Attorney General Eric H. Holder Jr. on Tuesday defended the Justice Department’s sweeping seizure of telephone records of Associated Press journalists, describing the article by the AP that prompted a criminal investigation as among “the top two or three most serious leaks that I’ve ever seen” in a 35-year career. “It put the American people at risk, and that is not hyperbole,” he said in an apparent reference to an article on May 7, 2012, that disclosed the foiling of a terrorist plot by Al Qaeda’s branch in Yemen to bomb an airliner. The Washington Post / Opinions The usual reason for keeping a subpoena secret is that the target would otherwise try to destroy documents. In this case, the AP could not have done so even if it wanted to, since the relevant records were in the possession of its phone service providers. Without even giving AP a chance to weigh in, we don’t see how the department could intelligently weigh its prosecutorial needs against this broad subpoena’s chilling effect on reporters and their sources. HuffPost / The Backstory Associated Press Washington bureau chief Sally Buzbee was among the journalists targeted in the Justice Department’s sweeping seizure of phone records that has drawn widespread condemnation from members of the media and free speech advocates, an AP spokeswoman confirmed to The Huffington Post. FishbowlNY The Department of Justice is trying to brush off the secret accessing of AP editors’ and reporters’ phone records. The agency already sent one bland letter to the AP about the incident, and Tuesday, it sent another. According to AP CEO and president Gary Pruitt, both letters from the DOJ basically said “Meh,” and not much else about the scary over-extension of the government. B&C Society of Professional Journalists president Sonny Albarado has condemned the Justice Department’s alleged secret collection of AP reporter and editor phone records and said it highlights the need for a federal shield law. Politico / Dylan Byers on Media The Associated Press Media Editors Association has joined other journalists in condemning the Justice Department’s seizure of Associated Press phone records, calling it part of the Obama administration’s “continuing witch hunt for leaks and whistleblowers.” TVNewser Fox News host Bill O’Reilly said this may be the least of President Obama’s worries. “I don’t think that’s going to amount to much,” O’Reilly said of the phone taps. “It looks like they went through the warrant process and they had authorization to look at these records — the Justice Department did. But President Obama, he’s got some problems now. He better start to get control of the situation because there’s a lot of stuff going on.” Read more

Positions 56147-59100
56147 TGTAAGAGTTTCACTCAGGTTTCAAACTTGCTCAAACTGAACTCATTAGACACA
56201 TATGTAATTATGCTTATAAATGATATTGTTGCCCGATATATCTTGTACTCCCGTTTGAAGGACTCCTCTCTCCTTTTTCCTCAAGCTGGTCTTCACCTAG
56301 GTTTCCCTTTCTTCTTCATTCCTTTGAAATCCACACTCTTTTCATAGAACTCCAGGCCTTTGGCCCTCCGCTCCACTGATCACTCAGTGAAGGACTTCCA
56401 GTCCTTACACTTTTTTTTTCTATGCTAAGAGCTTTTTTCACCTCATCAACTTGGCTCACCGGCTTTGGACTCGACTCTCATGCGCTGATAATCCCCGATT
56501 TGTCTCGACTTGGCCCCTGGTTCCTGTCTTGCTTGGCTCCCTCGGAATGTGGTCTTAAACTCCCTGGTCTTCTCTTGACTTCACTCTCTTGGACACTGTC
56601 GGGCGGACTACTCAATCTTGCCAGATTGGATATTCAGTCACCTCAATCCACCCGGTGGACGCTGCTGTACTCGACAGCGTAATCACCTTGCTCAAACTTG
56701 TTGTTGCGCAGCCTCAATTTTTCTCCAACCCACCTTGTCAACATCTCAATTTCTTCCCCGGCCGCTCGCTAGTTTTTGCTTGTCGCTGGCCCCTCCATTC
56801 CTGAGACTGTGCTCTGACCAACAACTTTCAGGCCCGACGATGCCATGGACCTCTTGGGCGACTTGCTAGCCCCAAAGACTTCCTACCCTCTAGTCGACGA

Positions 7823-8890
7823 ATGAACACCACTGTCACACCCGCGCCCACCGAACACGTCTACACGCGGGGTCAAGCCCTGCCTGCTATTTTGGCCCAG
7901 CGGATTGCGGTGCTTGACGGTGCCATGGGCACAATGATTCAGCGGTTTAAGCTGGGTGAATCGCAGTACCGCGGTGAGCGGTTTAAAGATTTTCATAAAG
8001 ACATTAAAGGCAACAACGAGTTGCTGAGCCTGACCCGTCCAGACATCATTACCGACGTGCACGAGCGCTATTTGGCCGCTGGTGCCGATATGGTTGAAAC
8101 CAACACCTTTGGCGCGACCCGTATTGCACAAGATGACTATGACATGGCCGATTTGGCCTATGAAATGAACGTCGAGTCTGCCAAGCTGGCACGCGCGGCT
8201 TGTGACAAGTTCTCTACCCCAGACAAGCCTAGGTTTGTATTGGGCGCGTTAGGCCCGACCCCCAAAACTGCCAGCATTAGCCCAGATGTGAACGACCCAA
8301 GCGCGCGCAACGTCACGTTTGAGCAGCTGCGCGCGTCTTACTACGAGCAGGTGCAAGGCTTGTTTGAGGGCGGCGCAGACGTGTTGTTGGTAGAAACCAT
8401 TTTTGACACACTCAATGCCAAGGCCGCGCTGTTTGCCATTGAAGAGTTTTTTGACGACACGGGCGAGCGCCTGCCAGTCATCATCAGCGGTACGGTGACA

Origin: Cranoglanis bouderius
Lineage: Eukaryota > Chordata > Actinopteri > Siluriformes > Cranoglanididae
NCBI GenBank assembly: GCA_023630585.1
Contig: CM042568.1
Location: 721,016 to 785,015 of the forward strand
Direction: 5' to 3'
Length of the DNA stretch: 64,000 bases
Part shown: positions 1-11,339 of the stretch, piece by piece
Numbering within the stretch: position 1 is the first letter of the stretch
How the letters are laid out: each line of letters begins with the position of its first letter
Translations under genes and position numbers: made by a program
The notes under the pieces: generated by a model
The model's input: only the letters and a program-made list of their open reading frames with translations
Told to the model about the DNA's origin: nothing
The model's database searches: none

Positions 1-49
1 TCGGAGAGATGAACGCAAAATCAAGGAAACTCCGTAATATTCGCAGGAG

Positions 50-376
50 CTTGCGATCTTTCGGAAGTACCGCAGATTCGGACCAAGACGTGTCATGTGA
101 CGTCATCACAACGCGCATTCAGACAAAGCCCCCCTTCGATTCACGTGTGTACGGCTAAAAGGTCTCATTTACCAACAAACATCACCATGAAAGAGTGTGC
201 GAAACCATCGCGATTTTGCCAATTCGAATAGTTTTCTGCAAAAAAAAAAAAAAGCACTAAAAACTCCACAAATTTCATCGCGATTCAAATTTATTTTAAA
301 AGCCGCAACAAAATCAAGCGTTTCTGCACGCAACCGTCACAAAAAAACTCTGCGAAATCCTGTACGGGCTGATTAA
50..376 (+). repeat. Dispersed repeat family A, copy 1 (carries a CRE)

Morning Media Newsfeed: Gov’t Defends AP Snoop | Apple Denies Collusion | Sambolin Has Cancer